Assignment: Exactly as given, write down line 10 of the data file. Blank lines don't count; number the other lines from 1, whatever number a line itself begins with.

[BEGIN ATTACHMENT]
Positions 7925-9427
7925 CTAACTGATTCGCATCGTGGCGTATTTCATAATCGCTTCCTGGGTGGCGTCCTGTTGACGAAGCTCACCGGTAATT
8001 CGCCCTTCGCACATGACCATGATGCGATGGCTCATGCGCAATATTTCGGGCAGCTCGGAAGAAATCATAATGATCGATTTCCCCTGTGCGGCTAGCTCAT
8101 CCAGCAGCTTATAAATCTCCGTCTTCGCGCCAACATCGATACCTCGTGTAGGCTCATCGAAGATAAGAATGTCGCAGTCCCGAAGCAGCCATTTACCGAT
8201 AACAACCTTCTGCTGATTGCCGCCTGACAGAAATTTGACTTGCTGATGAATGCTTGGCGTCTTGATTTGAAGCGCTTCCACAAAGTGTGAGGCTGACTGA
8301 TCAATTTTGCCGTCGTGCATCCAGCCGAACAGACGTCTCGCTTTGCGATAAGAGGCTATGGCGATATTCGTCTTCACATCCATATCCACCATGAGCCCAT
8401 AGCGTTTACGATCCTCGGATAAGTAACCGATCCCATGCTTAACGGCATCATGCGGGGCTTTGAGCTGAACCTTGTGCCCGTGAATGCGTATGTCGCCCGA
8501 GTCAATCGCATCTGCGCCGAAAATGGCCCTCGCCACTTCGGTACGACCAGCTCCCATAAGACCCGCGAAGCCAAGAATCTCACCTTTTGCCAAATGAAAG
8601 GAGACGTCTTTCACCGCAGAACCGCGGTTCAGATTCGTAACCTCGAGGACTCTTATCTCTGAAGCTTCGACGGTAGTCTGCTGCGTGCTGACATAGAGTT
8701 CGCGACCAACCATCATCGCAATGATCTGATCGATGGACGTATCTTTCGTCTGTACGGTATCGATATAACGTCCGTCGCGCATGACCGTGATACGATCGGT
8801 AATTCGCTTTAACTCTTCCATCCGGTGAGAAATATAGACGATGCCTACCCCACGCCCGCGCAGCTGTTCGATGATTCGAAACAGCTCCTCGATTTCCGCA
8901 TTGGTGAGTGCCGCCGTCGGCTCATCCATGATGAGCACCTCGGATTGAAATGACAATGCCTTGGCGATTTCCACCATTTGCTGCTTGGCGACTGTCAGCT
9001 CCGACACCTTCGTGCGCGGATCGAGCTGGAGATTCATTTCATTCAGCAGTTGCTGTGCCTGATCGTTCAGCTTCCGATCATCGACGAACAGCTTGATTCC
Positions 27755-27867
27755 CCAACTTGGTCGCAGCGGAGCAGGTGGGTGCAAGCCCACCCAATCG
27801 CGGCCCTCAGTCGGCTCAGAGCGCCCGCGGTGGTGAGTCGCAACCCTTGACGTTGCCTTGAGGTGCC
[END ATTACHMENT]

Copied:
8701 CGCGACCAACCATCATCGCAATGATCTGATCGATGGACGTATCTTTCGTCTGTACGGTATCGATATAACGTCCGTCGCGCATGACCGTGATACGATCGGT